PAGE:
Overactive bladder (also known as OAB) is a condition that causes the sudden and frequent need to urinate. People with overactive bladders feel the need to urinate many times throughout the day and at night — as many as eight times per day and twice at night. This urge may be hard to control and can result in what’s called urgency incontinence — the unintentional release of urine.
Overactive bladder can be frustrating and embarrassing. If you have the condition, you may start to avoid social functions or situations where a bathroom may be hard to find. Fortunately, there are steps you can take to get control of your overactive bladder.
What’s the Main Cause of Overactive Bladder?
When the urinary system is functioning normally, the kidneys create urine which drains into the bladder. As your bladder fills, nerves signal the brain that you need to urinate. Then, muscles in your pelvic floor and the urethra relax and muscles of the bladder contract to squeeze the urine out.
With overactive bladder, contractions of the bladder muscles occur even when there’s little urine in the bladder. This causes you to feel the urgent need to urinate. People sometimes refer to this, inaccurately, as having a weak bladder and they wonder what causes a weak bladder. It’s more accurate that the bladder isn’t functioning properly, so “overactive bladder” is a better description.
What causes overactive bladder? There are several potential overactive bladder causes.
Weak pelvic muscles
Being pregnant and giving birth can stretch and/or weaken the pelvic muscles. This causes the bladder to sit lower and stretches the opening of the urethra.
Nerve damage/neurological conditions
Problems with nerve signals can affect communication between the brain and the bladder. In some instances, this results in the brain telling the bladder to empty at the wrong times. Conditions like multiple sclerosis, Parkinson’s disease, pelvic trauma, and stroke can have this effect.
Some prescription medications, such as diuretics for treating high blood pressure, have the side effect of changing the way the bladder functions. This can include causing it to fill too quickly.
Alcohol and caffeine
Urinary tract infections (UTIs) can affect the nerves leading to the bladder. This can cause involuntary contractions of bladder muscles.
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Being overweight or obese puts pressure on the bladder. The nerves in the bladder interpret this pressure and respond as if the bladder is full, resulting in the urge to urinate even when there’s little urine in the bladder.
Hormonal changes after menopause
Changes in hormone levels that occur after menopause can affect bladder function. In particular, estrogen deficiency can change nerve signals related to the bladder and create the sensation of an urgent need to urinate.
Existing conditions, like diabetes
Among OAB causes, diabetes is common. It can affect how the bladder functions and cause urgency issues.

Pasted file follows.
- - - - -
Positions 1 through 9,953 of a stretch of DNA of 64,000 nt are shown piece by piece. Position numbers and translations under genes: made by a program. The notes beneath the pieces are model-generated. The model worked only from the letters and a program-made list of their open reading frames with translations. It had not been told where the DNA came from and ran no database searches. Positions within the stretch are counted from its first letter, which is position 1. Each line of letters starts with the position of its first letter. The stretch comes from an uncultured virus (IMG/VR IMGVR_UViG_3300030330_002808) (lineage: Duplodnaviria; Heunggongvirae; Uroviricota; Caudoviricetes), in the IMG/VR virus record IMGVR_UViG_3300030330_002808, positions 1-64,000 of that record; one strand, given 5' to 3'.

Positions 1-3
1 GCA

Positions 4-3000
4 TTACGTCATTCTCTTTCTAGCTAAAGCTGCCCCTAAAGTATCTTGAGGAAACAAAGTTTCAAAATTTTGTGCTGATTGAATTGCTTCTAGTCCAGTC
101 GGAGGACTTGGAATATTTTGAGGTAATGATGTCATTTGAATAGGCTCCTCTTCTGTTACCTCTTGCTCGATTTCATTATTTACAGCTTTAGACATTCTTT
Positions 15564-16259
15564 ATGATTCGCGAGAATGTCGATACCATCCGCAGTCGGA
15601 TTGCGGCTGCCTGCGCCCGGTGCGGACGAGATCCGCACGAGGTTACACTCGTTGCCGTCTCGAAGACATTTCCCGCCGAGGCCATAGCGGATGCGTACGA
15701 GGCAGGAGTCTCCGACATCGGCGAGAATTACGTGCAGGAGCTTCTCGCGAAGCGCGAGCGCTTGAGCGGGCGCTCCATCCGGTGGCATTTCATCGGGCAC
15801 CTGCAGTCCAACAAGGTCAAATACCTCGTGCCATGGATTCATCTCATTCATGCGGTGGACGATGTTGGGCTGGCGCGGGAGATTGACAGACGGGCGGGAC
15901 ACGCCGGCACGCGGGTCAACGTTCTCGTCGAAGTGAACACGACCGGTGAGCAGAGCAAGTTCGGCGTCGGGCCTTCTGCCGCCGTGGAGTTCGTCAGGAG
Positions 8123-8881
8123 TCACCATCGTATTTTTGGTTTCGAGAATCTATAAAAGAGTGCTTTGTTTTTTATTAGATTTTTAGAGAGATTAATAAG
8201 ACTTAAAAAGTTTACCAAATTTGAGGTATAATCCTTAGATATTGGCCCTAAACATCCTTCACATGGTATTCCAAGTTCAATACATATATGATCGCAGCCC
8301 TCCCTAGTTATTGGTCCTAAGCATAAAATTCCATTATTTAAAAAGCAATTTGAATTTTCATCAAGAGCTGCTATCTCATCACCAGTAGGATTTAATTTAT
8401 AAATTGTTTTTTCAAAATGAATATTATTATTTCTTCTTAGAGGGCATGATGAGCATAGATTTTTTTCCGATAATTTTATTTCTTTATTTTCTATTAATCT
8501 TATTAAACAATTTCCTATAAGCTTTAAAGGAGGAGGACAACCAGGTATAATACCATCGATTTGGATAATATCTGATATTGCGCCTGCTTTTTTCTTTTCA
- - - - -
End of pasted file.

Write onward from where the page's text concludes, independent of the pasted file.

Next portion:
Abnormalities in the bladder, like kidney stones
Tumors, bladder stones, and other abnormalities can contribute to OAB by irritating the bladder muscles and causing involuntary contractions.
Other bladder problems like enlarged prostate
Issues that affect the flow of urine out of the bladder — things like an enlarged prostate or previous procedures to address other types of incontinence — are risk factors for overactive bladder.
Cognitive decline as a result of aging can impact nerve signals between the brain and the bladder. As a result, the bladder may not function properly.
How Can I Stop My Overactive Bladder?
There are several actions you can take to address overactive bladder. They include:
- Limiting how much caffeine and alcohol you consume
- Achieving and maintaining a healthy weight
- Getting regular exercise
- Managing diabetes or other chronic conditions
- Practicing Kegel exercises, which are the tightening and relaxing of pelvic floor muscles that help tone them
If learning about overactive bladder and taking these steps to address it doesn’t provide relief, your doctor can prescribe medication that relaxes the bladder and reduces the number of episodes of urgency you experience. There also are surgical treatments for OAB if needed.
Does Drinking Water Help With Overactive Bladder
A note on overactive bladder and water intake: An understandable reaction to overactive bladder is to reduce your fluid intake. However, you need plenty of water for your body’s other systems to function properly. Consequently, you should talk with your doctor about how much water consumption is right for you.
See Your Doctor About Overactive Bladder
Overactive bladder can be treated successfully. Your Baptist Health physician can help you get relief. To find a doctor in your area, use our online provider directory.
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